Family values, big ambitions
What does it mean to have a good business culture? Most businesses are starting to understand that having a strong business purpose affects performance in many ways. At Pentland Brands, our family history and our values are, and always have been, a big part of what differentiates us.
In discussions about gaining a competitive edge in 2019, our CEO, Andy Long, said: “we’re a family-owned business so we can take long term decisions and we recognise the benefits of having a great culture and team. What makes us special is that we care about people and we believe in the power of the collective.”
Our purpose is ‘building a family of brands, for the world to love, generation after generation’. A year ago we launched our Manifesto and Principles; designed to reflect who we are today and to guide who we want to be as an organisation.
Our Principles are:
- Success is a team game
- With clarity and courage
- Better as standard
- In good conscience
Living our Principles
To bring our Principles to life, there was a need to make them tangible and relevant to everyday actions, so we invited Andy Scoble, a Management Consultant, to help us create behaviours to do just that.
Andy said, “We spent time with the Executive team to talk about the future of the business and the kind of behaviours that will be needed. We also ran a series of focus groups, in both the UK and Asia, to understand from a cross-section of employees how they felt the Principles would come to life through each behaviour. Finally, we benchmarked good practice from other organisations, academics and consultancy firms, to create a simple but effective behaviours framework.”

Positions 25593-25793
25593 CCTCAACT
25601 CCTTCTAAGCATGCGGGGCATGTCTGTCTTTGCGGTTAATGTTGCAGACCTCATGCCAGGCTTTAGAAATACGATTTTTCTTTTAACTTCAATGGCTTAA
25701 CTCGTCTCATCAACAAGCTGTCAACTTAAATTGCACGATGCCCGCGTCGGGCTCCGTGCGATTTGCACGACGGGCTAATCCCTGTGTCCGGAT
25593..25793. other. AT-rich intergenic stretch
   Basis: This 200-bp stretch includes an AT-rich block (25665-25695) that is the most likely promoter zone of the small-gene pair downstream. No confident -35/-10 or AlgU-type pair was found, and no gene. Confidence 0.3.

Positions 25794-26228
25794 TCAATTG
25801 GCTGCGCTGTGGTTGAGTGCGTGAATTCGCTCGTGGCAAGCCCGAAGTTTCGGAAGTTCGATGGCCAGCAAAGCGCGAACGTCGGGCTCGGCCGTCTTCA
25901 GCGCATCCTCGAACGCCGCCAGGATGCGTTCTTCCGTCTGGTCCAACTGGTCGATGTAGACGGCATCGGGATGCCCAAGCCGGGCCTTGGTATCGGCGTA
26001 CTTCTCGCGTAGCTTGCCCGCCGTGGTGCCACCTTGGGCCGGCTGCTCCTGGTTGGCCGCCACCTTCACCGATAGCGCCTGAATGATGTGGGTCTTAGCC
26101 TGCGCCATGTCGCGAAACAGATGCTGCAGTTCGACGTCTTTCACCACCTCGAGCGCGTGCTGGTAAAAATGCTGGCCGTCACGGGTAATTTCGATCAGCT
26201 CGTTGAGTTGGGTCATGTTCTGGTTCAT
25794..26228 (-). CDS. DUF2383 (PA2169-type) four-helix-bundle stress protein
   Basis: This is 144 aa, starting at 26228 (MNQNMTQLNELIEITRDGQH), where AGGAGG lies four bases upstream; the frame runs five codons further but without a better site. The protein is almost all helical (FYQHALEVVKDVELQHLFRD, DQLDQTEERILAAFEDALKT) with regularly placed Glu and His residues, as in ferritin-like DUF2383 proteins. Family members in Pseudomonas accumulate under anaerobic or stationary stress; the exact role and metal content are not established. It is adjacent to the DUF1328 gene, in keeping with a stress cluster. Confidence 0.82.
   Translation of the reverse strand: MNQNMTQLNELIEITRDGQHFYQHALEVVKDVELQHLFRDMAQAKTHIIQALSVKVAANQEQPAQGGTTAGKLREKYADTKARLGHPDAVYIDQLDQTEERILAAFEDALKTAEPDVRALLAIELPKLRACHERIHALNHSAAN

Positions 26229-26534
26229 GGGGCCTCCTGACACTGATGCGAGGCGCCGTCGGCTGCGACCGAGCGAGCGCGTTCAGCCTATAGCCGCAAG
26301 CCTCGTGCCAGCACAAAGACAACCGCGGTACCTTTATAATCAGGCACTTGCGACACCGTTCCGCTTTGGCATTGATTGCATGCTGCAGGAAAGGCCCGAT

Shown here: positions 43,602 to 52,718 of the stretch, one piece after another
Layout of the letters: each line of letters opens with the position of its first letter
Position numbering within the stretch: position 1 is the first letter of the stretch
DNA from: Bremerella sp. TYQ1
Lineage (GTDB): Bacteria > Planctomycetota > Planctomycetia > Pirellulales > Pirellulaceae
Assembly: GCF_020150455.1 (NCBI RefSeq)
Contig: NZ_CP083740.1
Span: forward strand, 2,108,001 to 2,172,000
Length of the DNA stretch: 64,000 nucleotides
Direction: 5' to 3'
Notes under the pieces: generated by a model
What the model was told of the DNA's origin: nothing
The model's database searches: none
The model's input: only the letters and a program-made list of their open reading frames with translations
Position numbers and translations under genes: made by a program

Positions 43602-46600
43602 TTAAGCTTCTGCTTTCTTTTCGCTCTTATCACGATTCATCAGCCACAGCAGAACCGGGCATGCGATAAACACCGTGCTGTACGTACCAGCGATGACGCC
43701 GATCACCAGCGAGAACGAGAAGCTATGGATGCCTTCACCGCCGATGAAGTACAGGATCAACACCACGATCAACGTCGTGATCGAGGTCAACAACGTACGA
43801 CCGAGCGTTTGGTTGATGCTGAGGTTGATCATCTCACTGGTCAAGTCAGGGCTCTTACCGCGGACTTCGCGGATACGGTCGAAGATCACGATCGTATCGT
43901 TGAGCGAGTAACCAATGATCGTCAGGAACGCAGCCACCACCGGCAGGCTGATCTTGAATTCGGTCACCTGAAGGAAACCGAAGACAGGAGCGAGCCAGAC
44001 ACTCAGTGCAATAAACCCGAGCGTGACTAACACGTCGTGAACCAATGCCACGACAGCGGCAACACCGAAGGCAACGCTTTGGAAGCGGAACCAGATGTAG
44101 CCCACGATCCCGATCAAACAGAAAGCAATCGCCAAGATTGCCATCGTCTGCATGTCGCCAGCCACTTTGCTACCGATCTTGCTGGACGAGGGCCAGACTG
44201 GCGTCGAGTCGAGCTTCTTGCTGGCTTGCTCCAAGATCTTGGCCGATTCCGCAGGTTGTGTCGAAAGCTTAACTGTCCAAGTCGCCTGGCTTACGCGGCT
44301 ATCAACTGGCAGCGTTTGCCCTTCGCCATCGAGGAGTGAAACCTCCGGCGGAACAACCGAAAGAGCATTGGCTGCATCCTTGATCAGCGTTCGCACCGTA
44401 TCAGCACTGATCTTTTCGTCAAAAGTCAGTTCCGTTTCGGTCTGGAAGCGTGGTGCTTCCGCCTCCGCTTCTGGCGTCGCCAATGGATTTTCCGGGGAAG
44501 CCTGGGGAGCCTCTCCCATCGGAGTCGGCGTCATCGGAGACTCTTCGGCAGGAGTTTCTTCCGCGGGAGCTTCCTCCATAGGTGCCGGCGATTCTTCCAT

Through a unique series of workshops, Andy then used the behaviours to help bring our Principles to life. For example, believing that ‘success is a team game’ is, in practice, about ‘working together’ and ‘communicating and connecting’ with each other.
Not just a poster on the wall
“As an external person, when I come to Pentland I feel the strong Pentland culture, from the team on the security gate when they welcome me, to when I check-out at reception. It’s in the entire employee experience, from initial interview to end of year feedback sessions. In contrast, at some organisations there can be a clash between the words up on the wall and what happens. What’s really important is the continuity between what you say you do and what happens in practice.” said Andy.
As a business, we believe that every individual has the power to shape the Pentland of the future, and we rely on our people to do just that. “If you’re describing the Pentland culture to a friend, you don’t get out PowerPoint slides or websites”, Andy said. “Having worked with the business for seven years now, the organisation is rich with fantastic stories about the culture, principles and the behaviour of the people here. It’s all about how making sure Pentland passes that across the organisation, generation after generation.”